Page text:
“It’s not a particularly common event,” Hynes said, “but that it happens at all, and the juxtaposition between the death of that poor woman just recently and what happened to Miss Jordan, has got to make everyone very, very concerned.”

Copyright © 2011 The Associated Press. All rights reserved.

    NEW YORK —Suzanne Hart, a 41-year-old executive at one of Manhattan’s most prominent advertising firms, was stepping into the elevator of an 85-year-old Midtown office building around 10 a.m. Wednesday, just as she had every workday for the past four years, while fellow workers streamed into the mosaic-tiled lobby.

    Then, in an inexplicable instant, after Ms. Hart placed one foot inside, the elevator suddenly lurched up, its door still open, according to the Fire Department. It dragged her until she was pinned between the elevator and the wall, between the first and second floors, the police said.

    Two passengers in the elevator car could only watch in horror, and would remain trapped in the elevator for an hour before rescuers could free them.

    Ms. Hart was declared dead at the scene, but her body was not removed until nearly 7 p.m.

    There are about 60,000 elevators in New York City, which were involved in 53 accidents last year. But just three of them were fatal, making the mechanics and the violence of Ms. Hart’s death all the more unusual.

    The specter of something as mundane as an elevator ride turning deadly haunted the building, at 285 Madison Avenue, and its stricken workers for the rest of the day. The building was evacuated, and employees were told to work from home on Thursday. Friends and family of Ms. Hart reeled in shock, struggling to come to terms with the loss of a woman they uniformly described as generous, driven and warm.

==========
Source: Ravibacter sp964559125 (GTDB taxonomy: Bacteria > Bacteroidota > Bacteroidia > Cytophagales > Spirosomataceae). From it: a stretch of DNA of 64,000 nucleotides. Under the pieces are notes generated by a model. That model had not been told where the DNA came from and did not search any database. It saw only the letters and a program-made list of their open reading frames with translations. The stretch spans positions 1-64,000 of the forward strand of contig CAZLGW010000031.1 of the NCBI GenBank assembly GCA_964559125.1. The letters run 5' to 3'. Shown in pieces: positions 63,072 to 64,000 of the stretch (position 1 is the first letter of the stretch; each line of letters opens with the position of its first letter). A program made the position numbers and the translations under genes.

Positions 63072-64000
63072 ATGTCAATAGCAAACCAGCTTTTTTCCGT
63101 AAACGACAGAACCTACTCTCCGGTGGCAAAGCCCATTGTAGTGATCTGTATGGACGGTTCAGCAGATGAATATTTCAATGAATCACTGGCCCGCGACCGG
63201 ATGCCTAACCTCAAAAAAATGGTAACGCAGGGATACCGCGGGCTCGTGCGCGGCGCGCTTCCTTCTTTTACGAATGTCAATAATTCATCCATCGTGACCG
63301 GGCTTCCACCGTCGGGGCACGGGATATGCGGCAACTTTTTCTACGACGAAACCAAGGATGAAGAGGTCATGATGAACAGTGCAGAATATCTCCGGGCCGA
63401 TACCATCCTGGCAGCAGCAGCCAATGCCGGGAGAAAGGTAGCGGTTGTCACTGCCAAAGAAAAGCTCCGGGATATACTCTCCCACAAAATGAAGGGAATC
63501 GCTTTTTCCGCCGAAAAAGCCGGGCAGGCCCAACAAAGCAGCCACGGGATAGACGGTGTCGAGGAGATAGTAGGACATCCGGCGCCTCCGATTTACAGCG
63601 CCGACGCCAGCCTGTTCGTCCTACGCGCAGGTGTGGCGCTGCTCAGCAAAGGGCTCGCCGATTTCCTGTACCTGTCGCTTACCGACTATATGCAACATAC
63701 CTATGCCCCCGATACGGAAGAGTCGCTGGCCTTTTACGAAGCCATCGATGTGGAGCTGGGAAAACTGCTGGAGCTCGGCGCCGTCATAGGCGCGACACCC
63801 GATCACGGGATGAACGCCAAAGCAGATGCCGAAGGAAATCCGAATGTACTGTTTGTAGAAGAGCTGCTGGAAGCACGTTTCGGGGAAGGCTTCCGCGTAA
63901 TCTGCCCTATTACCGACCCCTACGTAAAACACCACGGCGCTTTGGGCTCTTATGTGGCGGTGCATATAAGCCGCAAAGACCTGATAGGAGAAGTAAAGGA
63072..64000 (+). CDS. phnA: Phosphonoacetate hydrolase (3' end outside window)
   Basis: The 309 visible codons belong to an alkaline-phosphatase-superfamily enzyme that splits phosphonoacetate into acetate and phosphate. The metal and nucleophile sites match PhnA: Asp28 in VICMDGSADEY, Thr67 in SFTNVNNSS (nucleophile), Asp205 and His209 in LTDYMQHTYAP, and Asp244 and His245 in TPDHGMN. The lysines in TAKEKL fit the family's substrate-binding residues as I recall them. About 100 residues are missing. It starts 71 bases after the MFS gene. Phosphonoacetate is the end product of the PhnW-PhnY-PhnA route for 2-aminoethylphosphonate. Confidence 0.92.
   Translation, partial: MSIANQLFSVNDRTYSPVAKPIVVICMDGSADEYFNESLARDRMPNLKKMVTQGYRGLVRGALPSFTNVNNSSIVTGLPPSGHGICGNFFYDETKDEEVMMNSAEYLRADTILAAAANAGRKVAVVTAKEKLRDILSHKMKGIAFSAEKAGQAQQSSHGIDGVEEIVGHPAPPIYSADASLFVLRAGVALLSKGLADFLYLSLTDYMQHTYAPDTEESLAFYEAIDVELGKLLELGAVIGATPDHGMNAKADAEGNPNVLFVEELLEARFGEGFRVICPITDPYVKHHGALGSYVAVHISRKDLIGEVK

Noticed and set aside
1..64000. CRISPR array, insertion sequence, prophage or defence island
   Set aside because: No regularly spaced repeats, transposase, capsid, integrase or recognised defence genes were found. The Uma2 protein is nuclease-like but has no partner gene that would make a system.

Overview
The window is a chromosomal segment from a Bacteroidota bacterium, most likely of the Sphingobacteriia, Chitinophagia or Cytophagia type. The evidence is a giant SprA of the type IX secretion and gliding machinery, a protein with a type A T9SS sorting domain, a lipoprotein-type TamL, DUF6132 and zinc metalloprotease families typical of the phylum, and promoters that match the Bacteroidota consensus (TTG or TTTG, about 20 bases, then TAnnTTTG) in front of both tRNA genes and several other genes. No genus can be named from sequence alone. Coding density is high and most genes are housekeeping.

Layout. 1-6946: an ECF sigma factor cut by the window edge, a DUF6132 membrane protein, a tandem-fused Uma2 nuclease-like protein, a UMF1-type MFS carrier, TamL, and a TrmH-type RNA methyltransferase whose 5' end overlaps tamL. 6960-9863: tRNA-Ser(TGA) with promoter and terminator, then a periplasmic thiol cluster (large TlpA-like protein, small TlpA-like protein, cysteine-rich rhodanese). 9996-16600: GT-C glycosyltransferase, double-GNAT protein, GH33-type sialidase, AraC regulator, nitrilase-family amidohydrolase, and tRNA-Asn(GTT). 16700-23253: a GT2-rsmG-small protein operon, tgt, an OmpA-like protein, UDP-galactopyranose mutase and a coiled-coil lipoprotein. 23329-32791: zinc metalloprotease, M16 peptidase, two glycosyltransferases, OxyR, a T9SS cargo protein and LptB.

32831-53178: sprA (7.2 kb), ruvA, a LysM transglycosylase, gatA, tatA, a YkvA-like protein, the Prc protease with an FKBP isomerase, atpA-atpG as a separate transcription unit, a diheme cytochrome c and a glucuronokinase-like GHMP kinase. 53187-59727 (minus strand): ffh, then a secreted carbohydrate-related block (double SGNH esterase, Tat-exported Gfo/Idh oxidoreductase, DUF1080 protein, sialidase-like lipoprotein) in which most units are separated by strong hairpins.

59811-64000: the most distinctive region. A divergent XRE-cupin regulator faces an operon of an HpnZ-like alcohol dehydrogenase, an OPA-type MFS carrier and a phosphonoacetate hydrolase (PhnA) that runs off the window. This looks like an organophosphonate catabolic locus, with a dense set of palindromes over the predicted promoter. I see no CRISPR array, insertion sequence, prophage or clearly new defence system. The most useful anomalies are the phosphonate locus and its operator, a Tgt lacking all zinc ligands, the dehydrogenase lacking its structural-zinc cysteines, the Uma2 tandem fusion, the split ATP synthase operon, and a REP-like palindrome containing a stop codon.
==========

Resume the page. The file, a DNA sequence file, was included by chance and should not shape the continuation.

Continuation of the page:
Ms. Hart was a director of new business and content at Y&R, formerly Young & Rubicam, which represents brands like Campbell Soup, Land Rover and Xerox. She had worked there since June 2007, according to her profile on LinkedIn, and quickly developed a reputation for working long hours while maintaining a spirit that knitted people together.

    “Suzanne was just one of the most wonderful people in the world,” said Chad Kawalec, a former director of client services at Y&R.

    “She was constantly trying to orchestrate teams of people who had never worked together, but she magically got them to work together.”

    Ms. Hart’s father, Alex Hart, called her “the most marvelous daughter imaginable.”

    “No father could have ever been more proud of her,” he said by phone from his home in Florida, weeping as he spoke.